Rep. Green Seeks to Block Exports of Critical Technology to China

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The Chinese communist regime is the greatest threat to the United States, according to Rep. Mark Green (R-Tenn.), who urged Congress to pass a bill barring the exports of critical technology to China.

“Our number one strategic threat to our sovereignty and security and prosperity is China,” Green said during an April 6 talk at the Hudson Institute, a Washington-based think tank.

Green said that the Chinese Communist Party (CCP) was engaged in an “overt campaign of stealing,” and was systematically thieving national security and intellectual property (IP) secrets from the United States. When it could not steal outright, he said, the regime worked to coopt students and American universities in order to gain access to emerging research.

“This is a committed enemy, or committed competitor at a minimum,” Green said.

The Department of Justice has unsealed several high-profile espionage cases in recent weeks against alleged agents of the Chinese Communist Party operating in the United States. In February, however, the Biden administration terminated the Trump-era China Initiative, an anti-espionage campaign amid criticisms of racism.

Green added that the threat posed by widespread IP theft was impacting both the U.S. economy and national security, and that the regime was exporting technologies to support authoritarian governments in South America and the Caribbean in order to undermine U.S. influence in the Western hemisphere.

To curb the damage, he urged his fellows in Congress to pass the China Technology Transfer Control Act, which he introduced in 2019.

The bipartisan legislation was designed to counter the Chinese regime’s “Made in China 2025” plan, a strategic effort to transform China into the world’s most dominant manufacturer in 10 strategic industries from pharmaceuticals to aviation.

The China Technology Transfer Control Act would place all the products listed by the Made in China 2025 plan on the U.S. export list, thereby requiring a license to export them overseas. The idea is that the United States would effectively cut off the flow of critical technologies to China, thereby preventing the communist government there from reverse engineering and ultimately manufacturing them.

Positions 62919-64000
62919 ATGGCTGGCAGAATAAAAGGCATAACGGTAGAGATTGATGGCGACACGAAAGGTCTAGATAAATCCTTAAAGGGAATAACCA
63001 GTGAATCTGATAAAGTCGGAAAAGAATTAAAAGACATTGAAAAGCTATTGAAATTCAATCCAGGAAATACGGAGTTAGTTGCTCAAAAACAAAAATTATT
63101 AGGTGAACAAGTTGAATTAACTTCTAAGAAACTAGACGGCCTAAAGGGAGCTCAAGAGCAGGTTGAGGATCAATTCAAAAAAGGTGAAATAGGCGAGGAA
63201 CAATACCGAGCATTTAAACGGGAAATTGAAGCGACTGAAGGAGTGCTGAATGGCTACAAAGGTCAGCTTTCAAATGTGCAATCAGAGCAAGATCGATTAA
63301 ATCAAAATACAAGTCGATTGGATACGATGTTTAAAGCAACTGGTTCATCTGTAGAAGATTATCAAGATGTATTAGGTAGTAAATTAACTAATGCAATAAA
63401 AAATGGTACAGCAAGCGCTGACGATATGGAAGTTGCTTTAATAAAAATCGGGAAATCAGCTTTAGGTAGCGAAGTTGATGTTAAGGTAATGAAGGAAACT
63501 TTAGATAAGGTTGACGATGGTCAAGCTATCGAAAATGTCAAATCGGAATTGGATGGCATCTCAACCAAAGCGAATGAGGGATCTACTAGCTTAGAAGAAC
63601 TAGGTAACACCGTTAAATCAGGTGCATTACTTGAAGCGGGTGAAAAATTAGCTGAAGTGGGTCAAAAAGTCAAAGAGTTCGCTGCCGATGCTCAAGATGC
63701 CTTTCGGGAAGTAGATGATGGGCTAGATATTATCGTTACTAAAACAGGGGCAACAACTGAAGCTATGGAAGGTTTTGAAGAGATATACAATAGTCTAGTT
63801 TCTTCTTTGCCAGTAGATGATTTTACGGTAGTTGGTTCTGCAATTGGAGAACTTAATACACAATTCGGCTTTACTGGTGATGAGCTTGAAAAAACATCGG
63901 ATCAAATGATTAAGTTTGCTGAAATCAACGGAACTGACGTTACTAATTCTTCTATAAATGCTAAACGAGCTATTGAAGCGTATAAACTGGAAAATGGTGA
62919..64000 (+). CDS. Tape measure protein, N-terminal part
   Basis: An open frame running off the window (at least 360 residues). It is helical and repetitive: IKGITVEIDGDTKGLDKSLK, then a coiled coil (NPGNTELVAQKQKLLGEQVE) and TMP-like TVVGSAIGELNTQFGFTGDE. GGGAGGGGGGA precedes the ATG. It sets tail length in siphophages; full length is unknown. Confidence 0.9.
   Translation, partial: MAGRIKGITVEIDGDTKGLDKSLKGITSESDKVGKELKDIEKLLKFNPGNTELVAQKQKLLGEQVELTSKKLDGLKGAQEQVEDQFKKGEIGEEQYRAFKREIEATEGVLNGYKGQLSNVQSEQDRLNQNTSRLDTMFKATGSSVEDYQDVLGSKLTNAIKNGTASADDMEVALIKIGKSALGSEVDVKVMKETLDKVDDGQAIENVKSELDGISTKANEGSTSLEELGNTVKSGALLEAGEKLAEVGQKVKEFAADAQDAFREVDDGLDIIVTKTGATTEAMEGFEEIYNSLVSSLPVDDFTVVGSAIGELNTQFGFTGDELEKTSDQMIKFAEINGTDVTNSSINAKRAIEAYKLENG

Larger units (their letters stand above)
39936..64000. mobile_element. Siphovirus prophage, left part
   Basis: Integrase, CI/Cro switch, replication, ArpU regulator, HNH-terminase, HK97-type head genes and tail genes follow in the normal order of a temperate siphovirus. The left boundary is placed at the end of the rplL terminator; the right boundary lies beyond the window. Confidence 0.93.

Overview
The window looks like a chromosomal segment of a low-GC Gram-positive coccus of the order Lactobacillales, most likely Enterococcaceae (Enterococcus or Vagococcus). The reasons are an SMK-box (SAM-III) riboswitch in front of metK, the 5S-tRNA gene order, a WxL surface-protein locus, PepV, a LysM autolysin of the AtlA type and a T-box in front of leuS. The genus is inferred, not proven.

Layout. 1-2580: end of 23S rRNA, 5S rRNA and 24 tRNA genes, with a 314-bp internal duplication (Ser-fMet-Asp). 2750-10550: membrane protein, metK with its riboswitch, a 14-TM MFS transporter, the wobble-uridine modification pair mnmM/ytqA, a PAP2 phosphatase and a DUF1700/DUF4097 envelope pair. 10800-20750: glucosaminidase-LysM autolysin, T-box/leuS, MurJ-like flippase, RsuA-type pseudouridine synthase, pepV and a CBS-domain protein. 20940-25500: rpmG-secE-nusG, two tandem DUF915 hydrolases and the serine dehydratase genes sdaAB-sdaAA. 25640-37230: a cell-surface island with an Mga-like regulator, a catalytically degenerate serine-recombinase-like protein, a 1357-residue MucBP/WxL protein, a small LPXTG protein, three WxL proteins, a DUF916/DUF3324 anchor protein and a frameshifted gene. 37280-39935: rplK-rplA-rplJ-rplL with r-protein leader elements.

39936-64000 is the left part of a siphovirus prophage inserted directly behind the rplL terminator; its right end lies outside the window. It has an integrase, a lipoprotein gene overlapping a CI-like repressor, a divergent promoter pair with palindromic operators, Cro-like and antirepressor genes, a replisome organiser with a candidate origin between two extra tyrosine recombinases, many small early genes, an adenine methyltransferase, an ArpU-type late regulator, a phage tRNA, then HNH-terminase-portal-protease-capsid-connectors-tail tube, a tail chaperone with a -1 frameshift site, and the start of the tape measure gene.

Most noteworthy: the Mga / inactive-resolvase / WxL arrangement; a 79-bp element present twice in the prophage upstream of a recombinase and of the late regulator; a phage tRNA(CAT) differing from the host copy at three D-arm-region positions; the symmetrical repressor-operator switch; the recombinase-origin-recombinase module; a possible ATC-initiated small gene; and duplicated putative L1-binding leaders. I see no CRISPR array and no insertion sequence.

“It’s past time we address the CCP’s efforts to exert control in our economy, our educational institutions, and our military-industrial base,” Green said when he introduced the bill. “From stealing sensitive intellectual property to preying on vulnerable American companies, China’s communist leaders have pursued their ambitions at a steep cost to the American people, their own people, and the world.”

The bill would be the first piece of legislation, he said, that explicitly condemns the Chinese communist regime as an international thief of intellectual property.

The move, he said, would be vital to preventing the fulfillment of the regime’s ambition to dislodge the United States as the world’s leading power and recreate the international order in its own image.

“It’s very well understood,” Green said. “They want to replace the United States as the world leader and then bring in their own version of a rules-based, their rules-based, world order, and do away with the liberal rules-based world order.”

“That is a threat to freedom and democracy. It is a threat to free speech. It’s a threat to privacy. It’s a threat to people’s lives if the race that you particularly belong to is one that they want to target.”

Andrew Thornebrooke

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Andrew Thornebrooke is a reporter for The Epoch Times covering China-related issues with a focus on defense, military affairs, and national security. He holds a master’s in military history from Norwich University.



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